Emmanuel Macron

by Victor Albrecht
Emmanuel Macron: Making France great again

Emmanuel Macron: Making France great again

A year 2017 rich in surprises

2017 was definitely a year like no other. An almost unknown centrist called Emmanuel Macron, with no traditional party and no previous electoral experience, became the 7th President of the 5th French Republic. Then, his movement won the legislative elections while 95% of its candidates did not have previous political experiences at national level. This young and lucky President has now a huge majority in the National Assembly, and its government brings together politicians coming from the left and from the right, and is half composed of personalities from civil society.

Nevertheless, its first months in office were a bit difficult at domestic level. The reform of the Labor Code during the summer allowed the far-left opposition (led by La France Insoumise of Jean-Luc Mélenchon and some unions like the CGT) to organize several demonstrations across the country, with a very relative success. In the polls, Emmanuel Macron’s popularity has also drastically declined, a majority of French people having voted for him only to block the National Front.

But since November 2017 and for the first time in French history, Macron and its government are regaining the French confidence as fast as they went down in public opinion. The budgetary choices made by the Government, such as the transformation of the wealth tax, the labor cost decrease or the end of some privileges for parliamentarians, are clear and respect Emmanuel Macron’s campaign commitments. Thus, according to some MPs of the majority, 30% of Macron’s program commitments have already been realized or are in progress. For the French and even for its opponents, Emmanuel Macron, unlike his predecessors, seems to be keeping his promises. Its Government also benefits from an extremely favorable economic context: growth rates are regularly revised upwards, and more interesting, the French are more and more optimistic about their future!

“En Marche” towards new reforms

In a country considered as impossible to reform, Emmanuel Macron still succeeded in passing some measures (reform of the Labor Code, transformation of the wealth tax…) within the first 100 days of his presidency. Although some parliamentarians complain about the infernal rhythm of reforms to be passed in Parliament, the government does not seem to want to slow down the pace. In the next few months, seven important bills will be examined. If the majority of them will pass without difficulties (like the bills on the conclusions of the Estates General of food, on housing, on transport and mobility, on the reform of the Constitution or and on the simplification of standards for companies), some others promise explosive debates. Thus, the bill on immigration or the reform of unemployment insurance, apprenticeship and vocational training belong to this last category.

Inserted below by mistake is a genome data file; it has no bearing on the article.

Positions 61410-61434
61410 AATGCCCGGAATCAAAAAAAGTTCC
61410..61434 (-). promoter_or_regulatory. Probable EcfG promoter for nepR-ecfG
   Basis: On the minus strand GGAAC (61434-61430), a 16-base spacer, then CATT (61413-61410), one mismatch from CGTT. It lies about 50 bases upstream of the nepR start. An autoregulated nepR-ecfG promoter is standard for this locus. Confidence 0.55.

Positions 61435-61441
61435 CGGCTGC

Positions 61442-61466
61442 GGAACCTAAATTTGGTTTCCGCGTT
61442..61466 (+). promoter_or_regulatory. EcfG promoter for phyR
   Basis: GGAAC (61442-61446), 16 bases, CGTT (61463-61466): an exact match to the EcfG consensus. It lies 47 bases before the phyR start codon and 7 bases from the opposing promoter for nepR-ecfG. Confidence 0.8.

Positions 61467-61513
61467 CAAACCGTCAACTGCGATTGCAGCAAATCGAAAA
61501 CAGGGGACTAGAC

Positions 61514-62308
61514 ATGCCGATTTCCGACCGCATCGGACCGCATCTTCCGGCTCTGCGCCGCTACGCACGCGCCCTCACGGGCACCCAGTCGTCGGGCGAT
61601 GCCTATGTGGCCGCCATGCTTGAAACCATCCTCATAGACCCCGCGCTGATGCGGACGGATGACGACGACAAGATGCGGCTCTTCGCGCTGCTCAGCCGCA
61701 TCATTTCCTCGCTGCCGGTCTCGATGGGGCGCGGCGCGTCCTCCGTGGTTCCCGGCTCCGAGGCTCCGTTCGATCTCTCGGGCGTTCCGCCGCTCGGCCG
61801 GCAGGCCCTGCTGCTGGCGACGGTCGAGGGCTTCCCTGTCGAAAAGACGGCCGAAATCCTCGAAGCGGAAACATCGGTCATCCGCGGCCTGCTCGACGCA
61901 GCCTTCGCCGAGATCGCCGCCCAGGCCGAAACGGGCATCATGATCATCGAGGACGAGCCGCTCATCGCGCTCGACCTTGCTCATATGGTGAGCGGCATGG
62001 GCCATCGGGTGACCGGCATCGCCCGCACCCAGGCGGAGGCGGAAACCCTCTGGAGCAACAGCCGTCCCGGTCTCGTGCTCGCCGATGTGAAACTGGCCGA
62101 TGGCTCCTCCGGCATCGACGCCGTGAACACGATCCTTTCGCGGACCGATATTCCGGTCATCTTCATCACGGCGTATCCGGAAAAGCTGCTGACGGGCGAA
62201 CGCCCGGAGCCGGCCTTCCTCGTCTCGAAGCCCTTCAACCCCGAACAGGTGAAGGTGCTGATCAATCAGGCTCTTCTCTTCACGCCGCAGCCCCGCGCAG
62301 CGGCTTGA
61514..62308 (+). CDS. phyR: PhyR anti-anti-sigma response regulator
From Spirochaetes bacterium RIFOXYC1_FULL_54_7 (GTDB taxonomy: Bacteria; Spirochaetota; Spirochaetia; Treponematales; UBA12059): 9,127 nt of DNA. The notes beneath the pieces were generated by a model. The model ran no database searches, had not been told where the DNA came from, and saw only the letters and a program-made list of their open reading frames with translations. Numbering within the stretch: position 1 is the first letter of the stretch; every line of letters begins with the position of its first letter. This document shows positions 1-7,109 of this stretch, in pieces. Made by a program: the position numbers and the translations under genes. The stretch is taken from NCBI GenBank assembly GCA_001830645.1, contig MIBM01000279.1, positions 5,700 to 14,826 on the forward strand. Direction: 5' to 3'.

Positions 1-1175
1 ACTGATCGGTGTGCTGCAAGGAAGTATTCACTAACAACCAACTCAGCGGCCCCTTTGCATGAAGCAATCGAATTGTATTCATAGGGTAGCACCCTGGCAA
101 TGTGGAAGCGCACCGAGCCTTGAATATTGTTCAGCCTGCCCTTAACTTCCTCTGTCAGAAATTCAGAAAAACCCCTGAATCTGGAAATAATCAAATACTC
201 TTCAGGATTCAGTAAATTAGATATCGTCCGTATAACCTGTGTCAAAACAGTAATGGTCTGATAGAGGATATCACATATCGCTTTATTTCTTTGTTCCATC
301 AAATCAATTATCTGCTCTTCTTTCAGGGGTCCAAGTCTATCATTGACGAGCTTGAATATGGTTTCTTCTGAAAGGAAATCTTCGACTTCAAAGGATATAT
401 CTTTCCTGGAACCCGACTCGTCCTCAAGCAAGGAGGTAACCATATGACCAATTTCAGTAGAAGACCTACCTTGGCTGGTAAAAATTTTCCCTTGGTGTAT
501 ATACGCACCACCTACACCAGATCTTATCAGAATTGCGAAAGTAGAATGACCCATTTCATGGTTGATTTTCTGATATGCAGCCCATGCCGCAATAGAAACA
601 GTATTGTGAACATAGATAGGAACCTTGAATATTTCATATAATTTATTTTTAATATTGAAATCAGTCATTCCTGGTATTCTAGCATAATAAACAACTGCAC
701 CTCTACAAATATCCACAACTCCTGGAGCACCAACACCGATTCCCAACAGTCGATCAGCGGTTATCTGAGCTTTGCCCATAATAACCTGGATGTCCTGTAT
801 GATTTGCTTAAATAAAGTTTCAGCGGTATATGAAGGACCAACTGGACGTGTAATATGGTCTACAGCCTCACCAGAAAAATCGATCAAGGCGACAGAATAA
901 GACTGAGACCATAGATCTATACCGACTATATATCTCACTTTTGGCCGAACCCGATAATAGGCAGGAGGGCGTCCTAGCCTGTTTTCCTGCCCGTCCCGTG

On health, no major law is expected in the immediate future. Nevertheless, the concrete implementation of the National Health Strategy 2018-2022, which has to serve as the main guideline on health policies for the five-year mandate of Emmanuel Macron and officially published by decree in December 2017, will create many various opportunities all across the country. In general, the importance of prevention in all public policies is underlined by the Minister of Solidarities and Health Agnès Buzyn, in order to bring the French health model “into the 21st century” while making the necessary savings.

The reshaping of French political life

Since the beginning of its mandate, Emmanuel Macron takes advantage of the absence of structured and audible opposition. But things are changing fast. LesRépublicains (conservatives) elected in December Laurent Wauquiez, President of a wide French administrative region (Auvergne – Rhône-Alpes) and former minister of Nicolas Sarkozy, as their President until the next presidential election of 2022. His political line, some consider to be close to that of the National Front (Eurosceptic and anti-immigration), allows him to oppose frontally the policy led by the President of the Republic. On the left side, the Socialist Party will hold its Congress in April. The amount of work for the reconstruction of the party seems huge for this political formation shattered by the last elections (it lost almost 90% of its MPs!). Nevertheless, there is a tiny political space for a social-democrat party at the left of the presidential movement which may challenge it. Finally, on the extremes, the far-right and the far-left may still create problems for the majority despite their loss of influence. Emmanuel Macron will be judged on its political results (mostly on unemployment), and its opponents, soon in order of battle, won’t miss the opportunity to show his inconsistencies and mistakes.

Ultimately, we are living in France a confusing, but exciting, period: the restructuring of French political life after its breakup caused by the election of Emmanuel Macron. Many new policy makers, totally unknown one year before, are emerging in all political parties, in all constituencies, in all ministerial cabinets. Thus, the good knowledge of this totally new political environment provided by RPP is more than ever a decisive added value in the public affairs sector in France.

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